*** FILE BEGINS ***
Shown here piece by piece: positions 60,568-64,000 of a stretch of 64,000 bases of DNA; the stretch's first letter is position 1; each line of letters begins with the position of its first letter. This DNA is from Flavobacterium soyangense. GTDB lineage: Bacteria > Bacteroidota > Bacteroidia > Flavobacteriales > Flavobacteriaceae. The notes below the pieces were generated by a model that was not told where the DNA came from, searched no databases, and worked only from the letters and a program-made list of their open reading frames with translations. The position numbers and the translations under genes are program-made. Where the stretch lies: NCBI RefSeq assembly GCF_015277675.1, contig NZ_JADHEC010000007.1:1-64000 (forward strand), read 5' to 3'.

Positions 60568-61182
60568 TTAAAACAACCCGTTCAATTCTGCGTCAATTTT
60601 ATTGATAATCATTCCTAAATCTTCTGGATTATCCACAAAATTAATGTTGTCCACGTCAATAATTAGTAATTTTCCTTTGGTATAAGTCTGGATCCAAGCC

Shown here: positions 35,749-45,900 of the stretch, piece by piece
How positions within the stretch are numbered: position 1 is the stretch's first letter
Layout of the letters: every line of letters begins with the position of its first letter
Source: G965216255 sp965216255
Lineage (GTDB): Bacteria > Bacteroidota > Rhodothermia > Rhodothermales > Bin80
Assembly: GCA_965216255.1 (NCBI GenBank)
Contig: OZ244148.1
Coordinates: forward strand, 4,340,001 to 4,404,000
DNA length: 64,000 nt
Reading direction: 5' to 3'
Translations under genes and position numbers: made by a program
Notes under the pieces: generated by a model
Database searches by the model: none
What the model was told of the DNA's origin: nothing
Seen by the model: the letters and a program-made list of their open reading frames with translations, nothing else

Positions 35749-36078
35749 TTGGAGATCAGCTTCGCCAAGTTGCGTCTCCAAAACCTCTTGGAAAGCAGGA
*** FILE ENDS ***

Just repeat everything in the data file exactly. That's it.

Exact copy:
Shown here piece by piece: positions 60,568-64,000 of a stretch of 64,000 bases of DNA; the stretch's first letter is position 1; each line of letters begins with the position of its first letter. This DNA is from Flavobacterium soyangense. GTDB lineage: Bacteria > Bacteroidota > Bacteroidia > Flavobacteriales > Flavobacteriaceae. The notes below the pieces were generated by a model that was not told where the DNA came from, searched no databases, and worked only from the letters and a program-made list of their open reading frames with translations. The position numbers and the translations under genes are program-made. Where the stretch lies: NCBI RefSeq assembly GCF_015277675.1, contig NZ_JADHEC010000007.1:1-64000 (forward strand), read 5' to 3'.

Positions 60568-61182
60568 TTAAAACAACCCGTTCAATTCTGCGTCAATTTT
60601 ATTGATAATCATTCCTAAATCTTCTGGATTATCCACAAAATTAATGTTGTCCACGTCAATAATTAGTAATTTTCCTTTGGTATAAGTCTGGATCCAAGCC

Shown here: positions 35,749-45,900 of the stretch, piece by piece
How positions within the stretch are numbered: position 1 is the stretch's first letter
Layout of the letters: every line of letters begins with the position of its first letter
Source: G965216255 sp965216255
Lineage (GTDB): Bacteria > Bacteroidota > Rhodothermia > Rhodothermales > Bin80
Assembly: GCA_965216255.1 (NCBI GenBank)
Contig: OZ244148.1
Coordinates: forward strand, 4,340,001 to 4,404,000
DNA length: 64,000 nt
Reading direction: 5' to 3'
Translations under genes and position numbers: made by a program
Notes under the pieces: generated by a model
Database searches by the model: none
What the model was told of the DNA's origin: nothing
Seen by the model: the letters and a program-made list of their open reading frames with translations, nothing else

Positions 35749-36078
35749 TTGGAGATCAGCTTCGCCAAGTTGCGTCTCCAAAACCTCTTGGAAAGCAGGA